Best AT Ski Boots of 2013-2014

Best AT Ski Boots of 2013-2014

Jackson, Wyoming ski patroller and writer Jeff Burke tested the best Alpine Touring (AT) boots of 2014 for several weeks last winter, rating them on walkability, compatibility, power, comfort, and value. Here is a summary of his reports.

Dynafit TLT 6

Dynafit-TLT-6

The TLT 6 is the updated version of Dynafit’s award winning TLT 5 light and fast touring boot. It’s surprisingly powerful and versatile, without compromising its deft nature. In short, Dynafit took their “game changer” boot and made it better. It’s got a wider last to accommodate a bigger range of foot types, they’ve improved the liners, the buckles, and still managed to keep them refreshingly ugly—all while enhancing the overall efficiency and power in a deft alpine touring package. The Good: Agile; improved two-buckle system; improved liner. The Bad: Pricey; micro-adjustment on buckles; walk mode dependent on top buckle. Retail Price: $750/$1000. Gear Institute Rating: 88

To read the full report, click here.

 

Scarpa Freedom SL

Scarpa-Freedom-SL

The Freedom SL is an all terrain freeride boot that balances bona fide downhill chops with serious tourability. It is a serious one-boot quiver if there ever was one. It can drive big skis in any condition, and it’ll tour as good as just about any dedicated alpine touring boot. The good: Very smooth, progressive flex index (120); walk mode provides maximum tourability; light and nimble for making quick work of bootpacks, or tackling long slogs; sold with your choice of tech fittings or alpine soles. The bad: Tongue liner can get jammed up when taking off boots; not quite as stiff as you’d think; buckles are a little clunky. 6 lbs, 14 oz. Retail Price: $769. Gear Institute Rating: 89

To read the full report, click here.

Black Diamond Factor Mx

Black-Diamond-Factor-MX

The Black Diamond Factor Mx is a solid utilitarian freeride boot with four buckles and your choice between tech fitting or alpine soles. The upgraded Factor Mx is a solid offering from BD, and outperformed its predecessor in skiing and touring. I think it’s best served for those who primarily want an ergonomic boot for rat packing around the resort, but don’t mind hiking or skinning for additional turns. The Good: Overlap construction has smooth progressive flex. The Bad: Buckles are a bit dainty; could have a little more walk in the walk mode. Retail Price: $769. Gear Institute Rating: 87

To read the full report, click here.

K2 Pinnacle 130 Boot

K2-Pinnicle-130

The Pinnacle is K2’s beefy, all mountain, three-buckle freeride boot, with an active powerstrap and tech fittings. K2’s foray into the freeride market is a solid one. And truth be told, if they’d come out with this boot five years ago, people would’ve had come to Jesus moments. As it is, the Pinnacle is a solid contender but there’s a lot of powerful and ergonomic boots these days. Nevertheless, the Pinnacle will deliver as a resort based tool. The Good: Comes in three lasts; full time tech fittings built into a DIN sole. The Bad: A bit heavy and pricey. Retail Price: $850. Gear Institute Rating: 86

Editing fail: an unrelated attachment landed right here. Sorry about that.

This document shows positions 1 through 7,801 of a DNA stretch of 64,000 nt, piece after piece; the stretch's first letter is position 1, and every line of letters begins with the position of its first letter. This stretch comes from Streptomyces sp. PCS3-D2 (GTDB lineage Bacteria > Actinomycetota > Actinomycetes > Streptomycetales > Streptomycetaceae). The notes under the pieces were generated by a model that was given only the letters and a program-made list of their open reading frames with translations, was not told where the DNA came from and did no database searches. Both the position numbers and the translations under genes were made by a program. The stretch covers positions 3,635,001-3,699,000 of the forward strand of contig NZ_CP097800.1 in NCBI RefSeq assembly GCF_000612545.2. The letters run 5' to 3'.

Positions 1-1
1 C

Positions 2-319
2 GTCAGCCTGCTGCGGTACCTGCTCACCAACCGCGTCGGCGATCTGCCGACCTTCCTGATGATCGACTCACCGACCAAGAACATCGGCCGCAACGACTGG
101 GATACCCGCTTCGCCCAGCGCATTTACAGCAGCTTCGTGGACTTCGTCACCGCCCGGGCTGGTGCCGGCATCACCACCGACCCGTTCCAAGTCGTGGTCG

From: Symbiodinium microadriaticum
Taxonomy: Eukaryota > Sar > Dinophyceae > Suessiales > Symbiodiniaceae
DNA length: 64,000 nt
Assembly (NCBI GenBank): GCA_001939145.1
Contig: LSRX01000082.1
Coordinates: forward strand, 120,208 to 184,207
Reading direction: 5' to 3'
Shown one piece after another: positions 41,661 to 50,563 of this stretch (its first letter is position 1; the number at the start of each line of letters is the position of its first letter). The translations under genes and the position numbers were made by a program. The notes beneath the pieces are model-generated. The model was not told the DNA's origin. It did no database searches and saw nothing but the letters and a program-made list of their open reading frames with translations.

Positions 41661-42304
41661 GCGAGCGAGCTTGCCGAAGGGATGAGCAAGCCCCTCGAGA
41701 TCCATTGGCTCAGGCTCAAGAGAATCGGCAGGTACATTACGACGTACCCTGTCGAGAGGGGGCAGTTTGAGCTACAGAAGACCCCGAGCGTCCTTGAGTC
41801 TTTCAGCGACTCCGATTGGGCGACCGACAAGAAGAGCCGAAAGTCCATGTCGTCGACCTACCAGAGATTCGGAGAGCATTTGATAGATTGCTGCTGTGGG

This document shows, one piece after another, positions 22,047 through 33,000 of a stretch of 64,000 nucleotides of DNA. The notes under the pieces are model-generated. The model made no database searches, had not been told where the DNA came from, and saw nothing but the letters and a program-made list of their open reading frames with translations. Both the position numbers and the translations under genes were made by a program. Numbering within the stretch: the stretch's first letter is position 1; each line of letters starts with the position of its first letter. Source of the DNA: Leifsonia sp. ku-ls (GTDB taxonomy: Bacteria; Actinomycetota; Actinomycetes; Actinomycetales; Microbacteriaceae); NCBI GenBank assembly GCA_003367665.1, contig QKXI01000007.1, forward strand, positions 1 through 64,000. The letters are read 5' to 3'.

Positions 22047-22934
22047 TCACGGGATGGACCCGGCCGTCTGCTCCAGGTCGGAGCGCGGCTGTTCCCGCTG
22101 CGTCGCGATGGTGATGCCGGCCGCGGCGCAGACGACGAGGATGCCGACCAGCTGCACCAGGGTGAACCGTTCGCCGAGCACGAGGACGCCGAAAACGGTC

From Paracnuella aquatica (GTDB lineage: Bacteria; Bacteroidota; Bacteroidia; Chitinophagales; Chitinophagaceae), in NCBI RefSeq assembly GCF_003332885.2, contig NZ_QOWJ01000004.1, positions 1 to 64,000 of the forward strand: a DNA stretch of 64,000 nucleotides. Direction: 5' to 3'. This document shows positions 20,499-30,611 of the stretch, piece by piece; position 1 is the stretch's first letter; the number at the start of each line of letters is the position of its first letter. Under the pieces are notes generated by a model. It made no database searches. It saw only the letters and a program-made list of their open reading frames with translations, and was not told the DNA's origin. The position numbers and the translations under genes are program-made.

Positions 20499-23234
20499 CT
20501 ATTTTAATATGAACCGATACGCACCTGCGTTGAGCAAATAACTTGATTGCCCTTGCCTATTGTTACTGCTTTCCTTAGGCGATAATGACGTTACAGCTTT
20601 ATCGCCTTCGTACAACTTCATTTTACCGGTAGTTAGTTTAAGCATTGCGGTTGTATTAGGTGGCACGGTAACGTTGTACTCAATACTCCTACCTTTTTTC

To read the full report, click here.

Dalbello Panterra 120 ID

Dalbello-Panterra-120-ID

The Panterra is a robust four-buckle freeride boot that can hike to glory or simply charge downhill. This is another freeride boot that has a lot going for it: comfort, performance and ergonomics. Together these features make for a solid freeride boot with significant stiffness and resort-based enthusiasm. The Good: Alpine performance. The Bad: No tech fittings; a little heavy. Retail Price: $750. Gear Institute Rating: 85

To read the full report, click here.

Salomon Quest Max BC 120

Salomon-Quest-Max-BC-120

The new Salomon Quest Max BC is an upgraded robust three-buckle freeride boot. Salomon made good strides by returning their efforts to a freeride boot with tech fittings. The Quest BC 120’s best virtue is its versatility—built for resort-based adventure. The Good: Versatility; sold with DIN Soles AND tech fitting soles. The Bad: Liner could use some love; not that stiff for a 120 flex. Retail Price: $799. Gear Institute Rating: 83

To read the full report, click here.

La Sportiva Spectre

La-Sportiva-Spectre

The La Sportiva Spectre is a four-buckle Alpine Touring boot for dedicated backcountry and ski mountaineering use. This boot is definitely designed for the backcountry. Deft and good for covering lots of ground, I skinned a lot in the boot and enjoyed its ergonomics for snow travel. Not as powerful and stiff as other four buckle boots in this category. The Good: Very good walk mode; nimble for technical forays. The Bad: Not very stiff; buckles have a learning curve. Retail Price: $599. Gear Institute Rating: 83

To read the full report, click here.

Roxa X-Ride

Roxa-X-Ride-AT-Boot

A dark horse newcomer from Italy, the Roxa X-ride is a three-buckle AT boot with tech fittings and a worthy debut appearance. Most things about the Roxa X-ride were good, if not great. And with a fair price as well, the value is there if you want a decent boot with general goals. The Good: Buckle placement; price. The Bad: Weight. Retail Price: $635. Gear Institute Rating: 83

To read the full report, click here.

Atomic Waymaker Tour 110

Atomic-Waymaker-Tour-100-W

The Atomic Waymaker is a stout three-buckle alpine touring boot with tech fittings. The Waymaker has a bit of an identity crisis. It’s built more as a freeride boot, with bigger bodily features that belie its more ergonomic intentions. The voluminous boot is best for high volume feet and for those who ski a lot in bounds but like having tech capability at the ready. The Good: Buckle placement and power strap; tech fittings; Intuition tongue liner. The Bad: Walk mode; high volume; high foot platform. Retail Price: $775. Gear Institute Rating: 81

To read the full report, click here.